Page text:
It is a curious story.
“Ten lepers” approached Jesus begging for “mercy.” Jesus understood their plea; they sought healing. Jesus instructed them to go and show themselves to the priests. This appears to be a gesture towards religious ritual based on Leviticus, as if seeing a priest is a necessary part of healing,
This shall be the ritual for the leprous person at the time of his cleansing:
He shall be brought to the priest. (Leviticus 14:2)
It turns out the instruction was merely a test. Nine of the healed lepers failed the test.
All ten lepers had heard the voice of Jesus; each responded with the intention to obey. In the process all were physically healed as they went to show themselves to the priests. But at the end of the story, only one of the healed lepers heard Jesus say,
Get up and go on your way; your faith has made you well. (Luke 17:19)
All were healed, only one was made “whole”. (KJV)
What is the difference?
It appears that one difference may be that the leper who was made “whole” did not obey the original instruction given by Jesus. The instruction was to
Go and show yourselves to the priests. (Luke 17:14)
We are not told about the other nine, but it is clear that at least this one leper did not in the end obey the command given by Jesus. He never made it to show himself to the priest. Instead,
when he saw that he was healed, he turned back.(Luke 17:15)
The nine healed lepers who did not return to Jesus were determined perhaps to abide by the external instruction Jesus had issued. They knew the law and sought to conform to its convention. The disobedient leper was a Samaritan. He was an outsider and perhaps therefore less bound by tradition, and expectation.
Like the other lepers the Samaritan had heard the external instruction Jesus had given. Unlike the other nine healed lepers, the Samaritan listened to a deeper voice and followed the instruction he heard in his heart. The Samaritan leper heard not only the audible voice of Jesus, he also heard the inner voice of Jesus that moved him to return and
prostrate himself at Jesus’ feet and thank him.(Luke 17:15)
Immediately following the story of the healing of ten lepers Jesus is confronted by the Pharisees. The Pharisees are committed to the external form of their religious system. They listen to the voice of tradition and convention.
These Pharisees want to know what are the signs that will indicate the kingdom of God is coming. They want to know how things work, how they can predict the future. They seek to know what the world is going to look like when God restores justice to their people. They are driven by the desire for control, predictability and the security of a reliable religious system.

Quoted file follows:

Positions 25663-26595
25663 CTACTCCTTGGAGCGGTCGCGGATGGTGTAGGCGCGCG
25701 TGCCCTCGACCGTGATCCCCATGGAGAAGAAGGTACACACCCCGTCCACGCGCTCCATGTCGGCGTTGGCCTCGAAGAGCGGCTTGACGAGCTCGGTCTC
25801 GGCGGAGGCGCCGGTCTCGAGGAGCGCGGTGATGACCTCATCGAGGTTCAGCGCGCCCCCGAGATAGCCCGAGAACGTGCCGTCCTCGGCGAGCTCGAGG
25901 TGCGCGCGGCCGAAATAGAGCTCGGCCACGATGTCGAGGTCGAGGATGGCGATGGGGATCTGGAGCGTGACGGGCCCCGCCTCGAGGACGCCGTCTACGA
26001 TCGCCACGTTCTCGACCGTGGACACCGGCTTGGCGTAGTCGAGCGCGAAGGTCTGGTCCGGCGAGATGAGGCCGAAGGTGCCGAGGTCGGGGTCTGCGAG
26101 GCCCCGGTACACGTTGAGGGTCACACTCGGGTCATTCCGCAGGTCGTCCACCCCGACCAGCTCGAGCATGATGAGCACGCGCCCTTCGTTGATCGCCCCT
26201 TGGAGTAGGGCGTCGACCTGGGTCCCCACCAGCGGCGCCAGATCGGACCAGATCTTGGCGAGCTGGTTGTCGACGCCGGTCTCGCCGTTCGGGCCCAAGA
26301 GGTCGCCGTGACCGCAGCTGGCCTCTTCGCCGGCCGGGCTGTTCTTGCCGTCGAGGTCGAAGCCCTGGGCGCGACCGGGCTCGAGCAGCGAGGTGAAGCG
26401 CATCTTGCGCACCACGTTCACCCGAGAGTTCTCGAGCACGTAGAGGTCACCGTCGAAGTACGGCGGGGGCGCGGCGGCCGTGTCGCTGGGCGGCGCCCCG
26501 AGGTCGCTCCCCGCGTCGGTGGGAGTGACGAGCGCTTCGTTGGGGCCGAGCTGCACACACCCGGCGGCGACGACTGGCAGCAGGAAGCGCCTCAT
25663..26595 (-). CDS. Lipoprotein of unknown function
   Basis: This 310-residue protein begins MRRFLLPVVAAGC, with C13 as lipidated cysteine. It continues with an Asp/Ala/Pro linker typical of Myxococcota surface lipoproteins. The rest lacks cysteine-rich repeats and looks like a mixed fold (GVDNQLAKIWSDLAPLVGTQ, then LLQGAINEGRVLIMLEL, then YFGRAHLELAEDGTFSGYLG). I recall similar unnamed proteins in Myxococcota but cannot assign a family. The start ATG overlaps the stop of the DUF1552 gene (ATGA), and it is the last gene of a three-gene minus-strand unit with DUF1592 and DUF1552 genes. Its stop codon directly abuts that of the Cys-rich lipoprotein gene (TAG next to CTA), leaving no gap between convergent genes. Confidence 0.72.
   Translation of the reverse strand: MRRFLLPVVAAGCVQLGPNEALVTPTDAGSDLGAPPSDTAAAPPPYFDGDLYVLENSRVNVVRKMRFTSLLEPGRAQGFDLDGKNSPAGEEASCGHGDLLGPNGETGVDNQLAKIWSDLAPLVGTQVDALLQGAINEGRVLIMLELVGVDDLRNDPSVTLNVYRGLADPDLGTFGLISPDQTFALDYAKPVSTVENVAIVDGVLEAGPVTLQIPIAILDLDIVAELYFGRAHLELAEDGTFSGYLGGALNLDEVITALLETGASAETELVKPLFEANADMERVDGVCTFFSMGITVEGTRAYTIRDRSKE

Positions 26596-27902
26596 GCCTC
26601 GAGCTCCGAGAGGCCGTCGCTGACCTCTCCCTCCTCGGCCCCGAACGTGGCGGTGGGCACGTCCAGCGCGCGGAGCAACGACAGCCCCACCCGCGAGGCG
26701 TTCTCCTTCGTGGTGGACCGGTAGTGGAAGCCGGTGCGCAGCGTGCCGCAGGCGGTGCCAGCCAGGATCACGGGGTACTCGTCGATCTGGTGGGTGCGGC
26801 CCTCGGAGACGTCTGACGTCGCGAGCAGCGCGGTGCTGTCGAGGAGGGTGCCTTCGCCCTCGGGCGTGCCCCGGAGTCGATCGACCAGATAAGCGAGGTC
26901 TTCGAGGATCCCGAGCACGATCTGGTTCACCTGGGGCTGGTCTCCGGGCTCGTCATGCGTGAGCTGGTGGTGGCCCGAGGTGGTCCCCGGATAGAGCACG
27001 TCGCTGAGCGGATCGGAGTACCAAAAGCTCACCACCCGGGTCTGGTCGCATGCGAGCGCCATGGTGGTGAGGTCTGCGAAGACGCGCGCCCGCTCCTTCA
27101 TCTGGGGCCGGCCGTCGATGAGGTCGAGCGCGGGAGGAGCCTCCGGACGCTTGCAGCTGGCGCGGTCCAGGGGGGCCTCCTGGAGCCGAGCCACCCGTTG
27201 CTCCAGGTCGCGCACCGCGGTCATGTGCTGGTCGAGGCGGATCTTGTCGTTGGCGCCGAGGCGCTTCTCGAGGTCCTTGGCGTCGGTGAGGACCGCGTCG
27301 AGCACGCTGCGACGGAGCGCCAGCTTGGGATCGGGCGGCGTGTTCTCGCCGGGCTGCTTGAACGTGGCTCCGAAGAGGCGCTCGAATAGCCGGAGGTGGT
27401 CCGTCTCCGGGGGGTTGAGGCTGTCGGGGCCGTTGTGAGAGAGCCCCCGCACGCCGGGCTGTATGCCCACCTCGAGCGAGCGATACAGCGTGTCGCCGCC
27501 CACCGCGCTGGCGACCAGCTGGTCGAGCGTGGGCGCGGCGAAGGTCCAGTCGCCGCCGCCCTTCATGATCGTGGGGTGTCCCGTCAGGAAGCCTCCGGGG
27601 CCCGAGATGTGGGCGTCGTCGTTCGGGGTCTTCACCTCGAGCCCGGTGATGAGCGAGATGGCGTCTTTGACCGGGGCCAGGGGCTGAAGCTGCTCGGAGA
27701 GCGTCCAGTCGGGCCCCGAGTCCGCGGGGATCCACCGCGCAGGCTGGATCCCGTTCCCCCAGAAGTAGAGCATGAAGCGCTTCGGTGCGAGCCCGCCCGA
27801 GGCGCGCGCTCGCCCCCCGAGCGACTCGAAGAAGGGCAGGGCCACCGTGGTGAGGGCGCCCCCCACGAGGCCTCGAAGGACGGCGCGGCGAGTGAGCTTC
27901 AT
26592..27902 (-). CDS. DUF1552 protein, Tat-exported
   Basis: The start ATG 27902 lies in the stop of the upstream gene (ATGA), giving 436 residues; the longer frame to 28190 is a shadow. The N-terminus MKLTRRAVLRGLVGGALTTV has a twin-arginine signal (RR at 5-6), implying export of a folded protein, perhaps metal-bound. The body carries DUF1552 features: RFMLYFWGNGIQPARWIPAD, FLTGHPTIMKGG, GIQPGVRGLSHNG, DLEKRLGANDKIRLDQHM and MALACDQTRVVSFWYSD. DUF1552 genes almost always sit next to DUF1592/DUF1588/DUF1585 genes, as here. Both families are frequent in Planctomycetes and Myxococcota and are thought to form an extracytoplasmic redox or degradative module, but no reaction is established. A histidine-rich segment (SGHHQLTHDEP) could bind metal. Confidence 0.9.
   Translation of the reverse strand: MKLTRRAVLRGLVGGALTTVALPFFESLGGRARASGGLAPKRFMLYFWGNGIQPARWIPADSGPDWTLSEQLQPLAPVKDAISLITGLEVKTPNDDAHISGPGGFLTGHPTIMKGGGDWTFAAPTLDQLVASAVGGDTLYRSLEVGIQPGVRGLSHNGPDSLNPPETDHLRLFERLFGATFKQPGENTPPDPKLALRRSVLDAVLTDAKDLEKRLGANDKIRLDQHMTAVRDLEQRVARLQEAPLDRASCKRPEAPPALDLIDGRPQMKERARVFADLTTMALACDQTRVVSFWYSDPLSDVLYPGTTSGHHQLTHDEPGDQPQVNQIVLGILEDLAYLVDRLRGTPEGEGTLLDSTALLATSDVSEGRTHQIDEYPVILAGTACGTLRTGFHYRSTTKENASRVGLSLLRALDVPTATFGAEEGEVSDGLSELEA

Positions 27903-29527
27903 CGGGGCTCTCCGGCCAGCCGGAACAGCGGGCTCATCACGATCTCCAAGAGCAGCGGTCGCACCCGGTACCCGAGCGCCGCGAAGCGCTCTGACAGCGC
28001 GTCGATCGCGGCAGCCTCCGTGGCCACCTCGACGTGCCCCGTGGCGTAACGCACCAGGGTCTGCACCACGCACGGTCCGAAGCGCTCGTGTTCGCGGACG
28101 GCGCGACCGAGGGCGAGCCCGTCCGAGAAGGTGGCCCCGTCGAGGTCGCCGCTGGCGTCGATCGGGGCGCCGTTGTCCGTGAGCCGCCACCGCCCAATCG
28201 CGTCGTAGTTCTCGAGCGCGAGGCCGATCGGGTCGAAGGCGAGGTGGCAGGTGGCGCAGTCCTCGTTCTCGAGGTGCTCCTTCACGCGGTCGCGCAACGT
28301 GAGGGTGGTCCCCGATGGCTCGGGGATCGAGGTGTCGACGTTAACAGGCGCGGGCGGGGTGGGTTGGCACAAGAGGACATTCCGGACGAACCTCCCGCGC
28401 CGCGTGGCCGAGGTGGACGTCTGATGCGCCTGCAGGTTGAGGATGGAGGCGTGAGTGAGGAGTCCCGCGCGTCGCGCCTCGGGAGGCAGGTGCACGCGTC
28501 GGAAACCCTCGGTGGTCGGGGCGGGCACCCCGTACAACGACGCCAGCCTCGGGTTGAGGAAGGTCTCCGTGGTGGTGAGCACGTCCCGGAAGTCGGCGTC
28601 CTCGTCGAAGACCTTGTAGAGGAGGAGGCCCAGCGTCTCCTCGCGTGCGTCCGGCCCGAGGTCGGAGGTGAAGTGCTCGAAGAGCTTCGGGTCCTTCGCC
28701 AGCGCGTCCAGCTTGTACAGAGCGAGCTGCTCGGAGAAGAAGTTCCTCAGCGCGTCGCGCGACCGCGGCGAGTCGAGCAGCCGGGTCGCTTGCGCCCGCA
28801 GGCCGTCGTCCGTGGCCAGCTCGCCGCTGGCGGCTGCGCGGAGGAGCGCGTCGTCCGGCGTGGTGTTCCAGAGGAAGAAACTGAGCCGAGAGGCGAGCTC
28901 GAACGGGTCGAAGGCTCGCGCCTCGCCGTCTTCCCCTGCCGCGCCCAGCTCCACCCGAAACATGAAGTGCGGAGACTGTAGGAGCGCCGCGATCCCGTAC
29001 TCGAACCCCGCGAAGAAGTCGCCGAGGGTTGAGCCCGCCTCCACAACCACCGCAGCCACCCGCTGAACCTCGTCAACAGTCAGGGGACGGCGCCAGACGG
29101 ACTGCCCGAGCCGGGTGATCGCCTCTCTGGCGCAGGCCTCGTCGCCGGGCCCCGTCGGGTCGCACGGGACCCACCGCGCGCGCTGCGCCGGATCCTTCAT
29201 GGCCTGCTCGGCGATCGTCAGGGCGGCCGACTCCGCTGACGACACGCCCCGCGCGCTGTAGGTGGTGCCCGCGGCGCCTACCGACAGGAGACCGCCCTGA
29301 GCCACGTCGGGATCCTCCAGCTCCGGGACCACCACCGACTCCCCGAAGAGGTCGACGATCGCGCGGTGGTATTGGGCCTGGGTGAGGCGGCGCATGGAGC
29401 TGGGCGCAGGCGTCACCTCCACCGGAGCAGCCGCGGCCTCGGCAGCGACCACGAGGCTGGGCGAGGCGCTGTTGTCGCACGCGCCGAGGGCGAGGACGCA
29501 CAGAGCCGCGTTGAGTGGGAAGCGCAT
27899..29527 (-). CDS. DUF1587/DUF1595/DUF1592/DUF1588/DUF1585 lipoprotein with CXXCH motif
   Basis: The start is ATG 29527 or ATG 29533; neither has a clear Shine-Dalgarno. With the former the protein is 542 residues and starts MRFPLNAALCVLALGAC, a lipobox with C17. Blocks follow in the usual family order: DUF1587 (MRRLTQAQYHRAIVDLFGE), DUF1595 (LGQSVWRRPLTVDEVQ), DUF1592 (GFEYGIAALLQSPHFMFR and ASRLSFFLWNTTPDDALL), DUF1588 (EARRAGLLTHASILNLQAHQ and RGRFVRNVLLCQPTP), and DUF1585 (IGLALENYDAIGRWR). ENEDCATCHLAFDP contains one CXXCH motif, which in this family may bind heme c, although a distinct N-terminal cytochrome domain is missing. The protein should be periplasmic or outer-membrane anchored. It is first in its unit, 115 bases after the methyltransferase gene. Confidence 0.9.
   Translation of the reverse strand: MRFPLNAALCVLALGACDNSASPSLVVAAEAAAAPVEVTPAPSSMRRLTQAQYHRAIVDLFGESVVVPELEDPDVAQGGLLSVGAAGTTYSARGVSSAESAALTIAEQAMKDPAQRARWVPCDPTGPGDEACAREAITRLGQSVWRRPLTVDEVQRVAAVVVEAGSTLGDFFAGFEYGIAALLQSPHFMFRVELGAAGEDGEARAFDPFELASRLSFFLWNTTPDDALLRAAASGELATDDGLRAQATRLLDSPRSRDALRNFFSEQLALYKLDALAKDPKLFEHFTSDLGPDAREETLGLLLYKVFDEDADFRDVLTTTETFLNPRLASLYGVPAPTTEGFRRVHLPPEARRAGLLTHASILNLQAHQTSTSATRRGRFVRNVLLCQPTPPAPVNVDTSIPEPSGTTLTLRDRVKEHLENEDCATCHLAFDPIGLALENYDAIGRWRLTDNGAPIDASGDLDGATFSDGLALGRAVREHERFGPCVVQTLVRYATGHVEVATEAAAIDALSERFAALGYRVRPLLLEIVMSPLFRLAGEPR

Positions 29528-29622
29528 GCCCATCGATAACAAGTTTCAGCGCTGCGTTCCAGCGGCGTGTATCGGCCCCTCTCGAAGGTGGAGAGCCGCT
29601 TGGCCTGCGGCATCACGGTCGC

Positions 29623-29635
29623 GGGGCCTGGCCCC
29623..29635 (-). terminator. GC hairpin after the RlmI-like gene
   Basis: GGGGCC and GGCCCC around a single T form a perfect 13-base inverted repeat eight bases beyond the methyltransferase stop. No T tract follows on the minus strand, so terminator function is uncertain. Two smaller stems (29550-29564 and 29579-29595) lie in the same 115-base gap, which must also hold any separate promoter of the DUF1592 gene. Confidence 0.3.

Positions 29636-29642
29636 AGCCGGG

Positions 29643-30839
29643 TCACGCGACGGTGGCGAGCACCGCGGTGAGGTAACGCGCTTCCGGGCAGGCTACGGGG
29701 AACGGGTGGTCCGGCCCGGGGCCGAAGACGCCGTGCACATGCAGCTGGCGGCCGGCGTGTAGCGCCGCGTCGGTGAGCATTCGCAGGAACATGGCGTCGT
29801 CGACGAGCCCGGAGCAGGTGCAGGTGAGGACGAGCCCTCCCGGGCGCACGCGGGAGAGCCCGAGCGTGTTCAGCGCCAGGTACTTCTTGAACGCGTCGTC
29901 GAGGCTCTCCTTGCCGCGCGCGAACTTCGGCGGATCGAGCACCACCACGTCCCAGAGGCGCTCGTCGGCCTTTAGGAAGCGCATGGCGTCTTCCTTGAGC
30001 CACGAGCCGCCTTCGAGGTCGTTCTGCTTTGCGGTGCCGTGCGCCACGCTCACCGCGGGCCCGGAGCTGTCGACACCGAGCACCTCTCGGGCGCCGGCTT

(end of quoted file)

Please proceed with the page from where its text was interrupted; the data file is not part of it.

Jesus is not interested in external forms, so he replies,
The kingdom of God is not coming with things that can be observed; nor will they say, “Look, here it is!” or “There it is!”(Luke 17: 20,21a)
Instead, Jesus says,
the kingdom of God is within you. (Luke 17:21 KJV)
The Samaritan leper had experienced “the kingdom of God” within. He listened to the deep inner moving of love and his response to this voice caused him to be “made whole.”
When we listen deeply our heart will open, we will naturally and spontaneously respond to life with gratitude and praise. This is the true obedience God seeks from all those who desire to live in tune with their deepest nature.*****
11On the way to Jerusalem Jesus was going through the region between Samaria and Galilee.
12As he entered a village, ten lepers approached him. Keeping their distance, 13they called out, saying, ‘Jesus, Master, have mercy on us!’ 14When he saw them, he said to them, ‘Go and show yourselves to the priests.’ And as they went, they were made clean.
15Then one of them, when he saw that he was healed, turned back, praising God with a loud voice. 16He prostrated himself at Jesus’ feet and thanked him. And he was a Samaritan.
17Then Jesus asked, ‘Were not ten made clean? But the other nine, where are they? 18Was none of them found to return and give praise to God except this foreigner?’
19Then Jesus said to the Samaritan, ‘Get up and go on your way; your faith has made you well.’
20 Once Jesus was asked by the Pharisees when the kingdom of God was coming, and he answered, ‘The kingdom of God is not coming with things that can be observed; 21nor will they say, “Look, here it is!” or “There it is!” For, in fact, the kingdom of God is among you.’
Christopher Page is the rector of St. Philip Anglican Church in Oak Bay, and the Archdeacon of Tolmie in the Anglican Diocese of B.C. He writes regularly on his blog: www.inaspaciousplace.wordpress.com
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